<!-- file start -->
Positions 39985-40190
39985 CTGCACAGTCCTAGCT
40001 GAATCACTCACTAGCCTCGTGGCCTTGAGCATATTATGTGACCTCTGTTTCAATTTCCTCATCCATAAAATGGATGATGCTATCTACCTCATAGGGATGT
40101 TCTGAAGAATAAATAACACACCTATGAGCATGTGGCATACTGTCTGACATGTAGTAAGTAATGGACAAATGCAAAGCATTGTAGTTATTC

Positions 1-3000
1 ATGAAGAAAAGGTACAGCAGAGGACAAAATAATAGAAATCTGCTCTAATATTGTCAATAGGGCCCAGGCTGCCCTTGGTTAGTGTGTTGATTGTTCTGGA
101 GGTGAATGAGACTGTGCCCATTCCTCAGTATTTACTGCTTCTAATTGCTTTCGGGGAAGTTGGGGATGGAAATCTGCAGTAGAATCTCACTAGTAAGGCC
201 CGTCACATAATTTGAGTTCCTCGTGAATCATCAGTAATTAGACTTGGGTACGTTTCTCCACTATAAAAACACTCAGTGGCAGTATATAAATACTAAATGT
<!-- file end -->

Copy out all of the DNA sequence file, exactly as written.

Positions 39985-40190
39985 CTGCACAGTCCTAGCT
40001 GAATCACTCACTAGCCTCGTGGCCTTGAGCATATTATGTGACCTCTGTTTCAATTTCCTCATCCATAAAATGGATGATGCTATCTACCTCATAGGGATGT
40101 TCTGAAGAATAAATAACACACCTATGAGCATGTGGCATACTGTCTGACATGTAGTAAGTAATGGACAAATGCAAAGCATTGTAGTTATTC

Positions 1-3000
1 ATGAAGAAAAGGTACAGCAGAGGACAAAATAATAGAAATCTGCTCTAATATTGTCAATAGGGCCCAGGCTGCCCTTGGTTAGTGTGTTGATTGTTCTGGA
101 GGTGAATGAGACTGTGCCCATTCCTCAGTATTTACTGCTTCTAATTGCTTTCGGGGAAGTTGGGGATGGAAATCTGCAGTAGAATCTCACTAGTAAGGCC
201 CGTCACATAATTTGAGTTCCTCGTGAATCATCAGTAATTAGACTTGGGTACGTTTCTCCACTATAAAAACACTCAGTGGCAGTATATAAATACTAAATGT